• ‘The most dramatic illustrations of the lack of chivalry toward black and other minority women comes from examining who gets sentenced to prison.’
      • ‘Little Trunk wanted to thank Hugh for his unforgotten chivalry toward her.’
      • ‘He seemed, if not a figure of chivalry, the perfect gentleman, with a full head of silver-streaked hair, not quite as leonine as the mane on tonight's Lohengrin but wholly admirable.’
      • ‘His wit was quick and always kept his friends laughing; he had a genuine heart and sense of chivalry.’
      • ‘He'd seen his friend dismiss a flirtatious girl with gentle chivalry and no second thoughts, and he'd seen the occasional sidelong glances the brunet had sent his way.’
      • ‘And here I thought you would hold it out for me, considering the whole chivalry thing.’
      • ‘He never started a fight, and he kept to the laws of chivalry, common thief though he was.’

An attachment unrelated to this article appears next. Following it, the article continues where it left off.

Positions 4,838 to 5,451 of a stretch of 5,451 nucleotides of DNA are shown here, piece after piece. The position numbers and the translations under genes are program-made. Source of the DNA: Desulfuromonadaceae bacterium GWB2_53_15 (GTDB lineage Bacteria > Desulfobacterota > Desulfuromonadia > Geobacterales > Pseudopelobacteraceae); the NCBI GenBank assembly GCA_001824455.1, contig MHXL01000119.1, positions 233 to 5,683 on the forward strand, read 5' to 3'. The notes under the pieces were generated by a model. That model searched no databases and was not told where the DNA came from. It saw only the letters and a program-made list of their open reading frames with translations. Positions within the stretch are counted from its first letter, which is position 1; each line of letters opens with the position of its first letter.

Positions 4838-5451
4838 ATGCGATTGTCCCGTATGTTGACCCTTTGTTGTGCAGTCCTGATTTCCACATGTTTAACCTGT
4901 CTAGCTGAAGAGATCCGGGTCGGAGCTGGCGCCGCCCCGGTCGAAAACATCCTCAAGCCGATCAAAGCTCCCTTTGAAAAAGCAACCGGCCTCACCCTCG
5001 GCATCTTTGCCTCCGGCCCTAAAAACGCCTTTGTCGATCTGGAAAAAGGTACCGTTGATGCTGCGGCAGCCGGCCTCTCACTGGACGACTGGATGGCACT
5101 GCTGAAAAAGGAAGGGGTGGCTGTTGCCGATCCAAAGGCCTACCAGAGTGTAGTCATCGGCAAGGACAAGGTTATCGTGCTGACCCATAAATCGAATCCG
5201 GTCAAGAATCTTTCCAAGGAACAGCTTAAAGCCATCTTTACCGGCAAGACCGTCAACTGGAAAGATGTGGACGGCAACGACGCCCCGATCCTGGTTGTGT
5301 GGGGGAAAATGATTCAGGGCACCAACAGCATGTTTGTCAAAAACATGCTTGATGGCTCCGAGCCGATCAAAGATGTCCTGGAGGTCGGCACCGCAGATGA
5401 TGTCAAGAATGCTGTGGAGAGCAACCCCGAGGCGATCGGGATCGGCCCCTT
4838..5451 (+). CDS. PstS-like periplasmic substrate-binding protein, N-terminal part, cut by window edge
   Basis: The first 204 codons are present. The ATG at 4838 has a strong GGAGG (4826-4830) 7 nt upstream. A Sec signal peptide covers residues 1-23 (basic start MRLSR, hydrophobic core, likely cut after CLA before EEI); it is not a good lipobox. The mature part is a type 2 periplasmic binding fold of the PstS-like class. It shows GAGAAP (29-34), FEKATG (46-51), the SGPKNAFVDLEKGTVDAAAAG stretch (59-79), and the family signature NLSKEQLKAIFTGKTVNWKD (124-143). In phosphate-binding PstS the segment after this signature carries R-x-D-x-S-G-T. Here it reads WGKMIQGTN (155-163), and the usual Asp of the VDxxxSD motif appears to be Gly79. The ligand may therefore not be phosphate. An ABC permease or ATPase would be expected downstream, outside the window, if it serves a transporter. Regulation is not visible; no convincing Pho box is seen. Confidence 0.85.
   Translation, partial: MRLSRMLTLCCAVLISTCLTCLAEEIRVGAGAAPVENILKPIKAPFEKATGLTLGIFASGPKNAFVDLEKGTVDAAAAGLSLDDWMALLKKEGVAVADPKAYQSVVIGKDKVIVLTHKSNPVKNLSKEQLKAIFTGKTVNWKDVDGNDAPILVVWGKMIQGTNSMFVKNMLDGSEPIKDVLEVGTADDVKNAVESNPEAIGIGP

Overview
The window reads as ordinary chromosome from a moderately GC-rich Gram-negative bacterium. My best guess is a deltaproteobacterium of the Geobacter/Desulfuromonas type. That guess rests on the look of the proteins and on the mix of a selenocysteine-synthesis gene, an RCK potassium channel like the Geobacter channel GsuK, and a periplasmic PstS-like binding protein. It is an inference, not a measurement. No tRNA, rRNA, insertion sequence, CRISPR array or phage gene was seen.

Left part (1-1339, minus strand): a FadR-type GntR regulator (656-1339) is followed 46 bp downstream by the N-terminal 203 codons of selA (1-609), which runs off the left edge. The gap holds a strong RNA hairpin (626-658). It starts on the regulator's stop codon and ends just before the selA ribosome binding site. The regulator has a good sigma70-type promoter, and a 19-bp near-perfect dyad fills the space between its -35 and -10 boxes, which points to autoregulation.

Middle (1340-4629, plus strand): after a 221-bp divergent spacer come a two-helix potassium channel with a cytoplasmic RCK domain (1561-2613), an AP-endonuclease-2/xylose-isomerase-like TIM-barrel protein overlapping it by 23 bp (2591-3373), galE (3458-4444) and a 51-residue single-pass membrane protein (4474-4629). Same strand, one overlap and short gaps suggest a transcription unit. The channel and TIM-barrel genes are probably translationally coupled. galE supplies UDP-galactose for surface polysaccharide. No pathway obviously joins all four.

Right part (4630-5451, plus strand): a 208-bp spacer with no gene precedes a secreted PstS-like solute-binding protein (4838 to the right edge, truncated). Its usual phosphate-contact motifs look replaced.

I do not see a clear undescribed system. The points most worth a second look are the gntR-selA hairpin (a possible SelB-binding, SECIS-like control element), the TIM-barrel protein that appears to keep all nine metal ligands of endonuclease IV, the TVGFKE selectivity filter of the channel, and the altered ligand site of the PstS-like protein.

• ‘Shivering in their thin white gowns, the brides draped over their bare shoulders the dark suit jackets handed over by their husbands - on this one day, at least, models of chivalry.’
      • ‘Imagine living in a peaceful world of chivalry, manners, and intelligence that was the 1800's.’
      • ‘Sheriffe intervened out of a misplaced sense of chivalry, said Mr Sharpe.’
      • ‘So forget Stepford; come to Brooklyn, where both civilization and chivalry - the good kind - are lively and well.’
      • ‘Their sons are sometimes not models of chivalry.’
      • ‘Oh well, it's not like I expected chivalry and flattery.’
      gallantry, gentlemanliness, thoughtfulness, attentiveness, consideration, considerateness
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Middle English: from Old French chevalerie, from medieval Latin caballerius, for late Latin caballarius ‘horseman’ (see chevalier).